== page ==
Henderson’s decision to give his final needs assessments to university administrators in Spanish as well as English is indicative of the high priority he places on locally relevant signifiers when building and nurturing relationships with local partners. “The administrators appreciated my effort and seemed more attentive to the voice of the speaker who spoke their language with a mixture of various Spanish-speaking accents,” he says. Moreover, the experience of sharing those final results put Henderson in the mindset of the many students and staff who struggle or are apprehensive about speaking English with others or in front of a group, serving as another cultural bridge between him and his local counterparts.

Expanding on the concept of cultural exchange, Henderson adds that his personal background goes a long way towards demonstrating the diversity – and global value – of English Language Programs and their participants. “I come from the Southern United States which is a region that many cultures aren’t familiar with other than in stereotypes,” he notes. “Equally, working in this capacity as a U.S. Black male has altered the expectations and experiences of many who had only ever been exposed in limited ways to U.S. diversity.”

Amy Gooden – Mexico
(May 30 –
September 12, 2022)

  • Project:  Revising Resource Guide on Mentoring and Supervision
  • Audience:  University TEFL Mentors and Supervisors
  • Schedule:  1 campus (Meritorious Autonomous University of Puebla [BUAP], Puebla, Mexico), virtual

When Specialist Amy Gooden was invited to lead an academic team in the revision of a Resource Guide for university TEFL mentors and supervisors in Puebla, Mexico, she couldn’t have been more thrilled to lead something so relevant to her own professional interests. “Given the trajectory of my own research, I was deeply thankful for and inspired by the opportunity to engage in mutual exchange of knowledge with colleagues in Mexico who had a shared vision for innovative approaches to promoting language teacher capacity,” she says.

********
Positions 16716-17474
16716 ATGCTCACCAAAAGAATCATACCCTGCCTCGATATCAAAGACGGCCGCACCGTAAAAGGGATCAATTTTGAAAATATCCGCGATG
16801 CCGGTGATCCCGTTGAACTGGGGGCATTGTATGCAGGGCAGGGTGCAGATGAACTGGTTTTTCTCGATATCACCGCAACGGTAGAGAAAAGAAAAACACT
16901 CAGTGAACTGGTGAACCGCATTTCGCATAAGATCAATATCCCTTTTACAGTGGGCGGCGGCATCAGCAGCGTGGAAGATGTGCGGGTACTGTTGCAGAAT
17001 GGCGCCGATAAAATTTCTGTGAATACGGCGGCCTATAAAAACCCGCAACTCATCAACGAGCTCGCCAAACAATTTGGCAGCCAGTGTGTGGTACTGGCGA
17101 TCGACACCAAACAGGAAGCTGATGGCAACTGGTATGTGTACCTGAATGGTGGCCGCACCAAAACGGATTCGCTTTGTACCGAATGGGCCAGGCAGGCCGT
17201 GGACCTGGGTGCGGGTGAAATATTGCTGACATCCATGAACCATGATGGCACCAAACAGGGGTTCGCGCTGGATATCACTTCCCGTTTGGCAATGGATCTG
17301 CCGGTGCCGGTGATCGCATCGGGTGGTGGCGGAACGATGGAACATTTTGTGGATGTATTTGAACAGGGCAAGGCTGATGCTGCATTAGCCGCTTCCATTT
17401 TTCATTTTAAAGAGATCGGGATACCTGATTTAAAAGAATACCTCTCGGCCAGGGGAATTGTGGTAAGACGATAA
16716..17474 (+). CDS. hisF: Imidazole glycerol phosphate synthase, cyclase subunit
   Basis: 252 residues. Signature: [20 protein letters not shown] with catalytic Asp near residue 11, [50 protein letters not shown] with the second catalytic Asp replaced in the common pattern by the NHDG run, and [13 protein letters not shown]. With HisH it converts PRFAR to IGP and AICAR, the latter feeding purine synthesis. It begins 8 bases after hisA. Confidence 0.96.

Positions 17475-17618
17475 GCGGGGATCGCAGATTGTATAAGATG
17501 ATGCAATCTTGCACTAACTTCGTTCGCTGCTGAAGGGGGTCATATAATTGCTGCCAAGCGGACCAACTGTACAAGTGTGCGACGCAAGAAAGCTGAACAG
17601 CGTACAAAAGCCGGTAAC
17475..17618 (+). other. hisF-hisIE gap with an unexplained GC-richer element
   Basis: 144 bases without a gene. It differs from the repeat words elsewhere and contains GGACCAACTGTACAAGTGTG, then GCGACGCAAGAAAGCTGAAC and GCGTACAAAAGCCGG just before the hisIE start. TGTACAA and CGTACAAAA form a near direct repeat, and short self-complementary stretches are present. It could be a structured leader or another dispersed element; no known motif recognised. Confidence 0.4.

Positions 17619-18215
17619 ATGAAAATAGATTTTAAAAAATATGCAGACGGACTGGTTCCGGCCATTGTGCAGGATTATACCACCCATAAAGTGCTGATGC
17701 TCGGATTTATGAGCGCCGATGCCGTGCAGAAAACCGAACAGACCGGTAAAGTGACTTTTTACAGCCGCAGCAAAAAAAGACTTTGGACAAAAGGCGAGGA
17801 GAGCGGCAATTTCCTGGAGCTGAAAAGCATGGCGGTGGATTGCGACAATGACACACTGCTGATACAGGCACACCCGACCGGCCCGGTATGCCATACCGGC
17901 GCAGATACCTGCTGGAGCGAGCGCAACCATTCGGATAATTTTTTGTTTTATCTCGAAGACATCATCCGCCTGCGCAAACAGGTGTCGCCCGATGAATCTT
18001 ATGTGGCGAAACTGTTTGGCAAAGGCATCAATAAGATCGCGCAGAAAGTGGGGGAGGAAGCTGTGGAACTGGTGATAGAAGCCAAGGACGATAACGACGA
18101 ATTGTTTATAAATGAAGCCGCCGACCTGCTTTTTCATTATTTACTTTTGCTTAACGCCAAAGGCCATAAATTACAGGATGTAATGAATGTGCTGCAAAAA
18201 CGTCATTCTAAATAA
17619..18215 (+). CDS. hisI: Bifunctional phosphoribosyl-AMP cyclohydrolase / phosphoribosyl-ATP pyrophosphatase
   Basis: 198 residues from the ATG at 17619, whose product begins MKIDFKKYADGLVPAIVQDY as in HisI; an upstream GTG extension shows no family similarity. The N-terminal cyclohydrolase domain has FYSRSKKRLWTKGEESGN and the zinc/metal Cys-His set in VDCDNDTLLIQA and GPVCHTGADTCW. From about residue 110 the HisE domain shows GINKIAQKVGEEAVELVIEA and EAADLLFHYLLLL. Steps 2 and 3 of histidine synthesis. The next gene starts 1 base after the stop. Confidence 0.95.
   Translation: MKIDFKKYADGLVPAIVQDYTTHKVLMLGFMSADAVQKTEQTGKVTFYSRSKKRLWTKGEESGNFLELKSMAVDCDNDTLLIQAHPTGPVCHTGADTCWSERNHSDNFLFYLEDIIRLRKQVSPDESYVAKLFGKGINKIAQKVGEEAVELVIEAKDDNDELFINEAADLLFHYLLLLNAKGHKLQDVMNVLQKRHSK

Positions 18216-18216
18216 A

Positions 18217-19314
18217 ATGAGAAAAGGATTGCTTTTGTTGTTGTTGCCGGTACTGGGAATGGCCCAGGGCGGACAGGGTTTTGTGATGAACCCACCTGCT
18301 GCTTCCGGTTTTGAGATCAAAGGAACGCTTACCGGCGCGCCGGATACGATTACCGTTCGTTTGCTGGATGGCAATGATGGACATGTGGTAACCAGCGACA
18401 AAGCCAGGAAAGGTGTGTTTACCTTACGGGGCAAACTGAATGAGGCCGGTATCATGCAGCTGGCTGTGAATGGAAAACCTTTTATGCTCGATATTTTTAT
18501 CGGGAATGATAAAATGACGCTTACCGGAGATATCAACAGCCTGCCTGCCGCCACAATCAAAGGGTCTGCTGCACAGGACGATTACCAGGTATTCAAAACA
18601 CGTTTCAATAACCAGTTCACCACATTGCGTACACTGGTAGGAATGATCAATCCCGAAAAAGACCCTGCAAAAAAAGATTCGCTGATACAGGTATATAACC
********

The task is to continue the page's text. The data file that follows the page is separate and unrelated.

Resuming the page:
An associate professor at Lesley University in Massachusetts, Gooden shared methodology from her recently published casebooks with local counterparts to facilitate the co-creation of authentic, context-driven case studies which became a crucial component of the revised Resource Guide. The academic team was also able to leverage blended learning applications to enhance learner engagement with the Resource Guide. To make the Resource Guide an inclusive resource, participating partner institutions came together in a rare instance of cross-institutional collaboration to see its publication.

Outside of her work as an English Language Specialist, Gooden is an associate professor of TESOL and Bilingual Education at Lesley University in Cambridge, Massachusetts.

The Resource Guide is notable for the collaborative precedent it sets in the local institutions who composed it with Gooden. “With wide-ranging readership, the publication of this guide will encourage best practice for ELT mentors and supervisors in Mexico across K-12 and university contexts,” she says. “This was a ground-breaking event, since traditionally these schools and universities do not collaborate on teacher training or other projects. To produce resources that are relevant to the context in which you serve, one must possess cultural competence and humility and engage in active listening, ongoing needs assessment, and collaboration. As project lead, it was imperative for me to model and embrace an inclusive, culturally sustaining approach to the global partnership.” 

In addition to synthesizing best approaches to mentoring across themes based on current trends in the literature, some of the multimodal activities and resources Gooden and the academic team devised included self-efficacy checklists, journal reflection prompts, and reflection prompts for ELT mentors to self-assess their relevant dispositions, knowledge, and skills. This was done in keeping with Gooden’s sense of what constitutes a good language-learning resource. “Effective learner resources for ELT mentors promote opportunities for critical reflection and weave mentor and student teacher experiences into the curriculum,” she says. “Highly impactful learner resources should also facilitate a bridge between theory and practice while modeling critical-thinking strategies and learning processes.”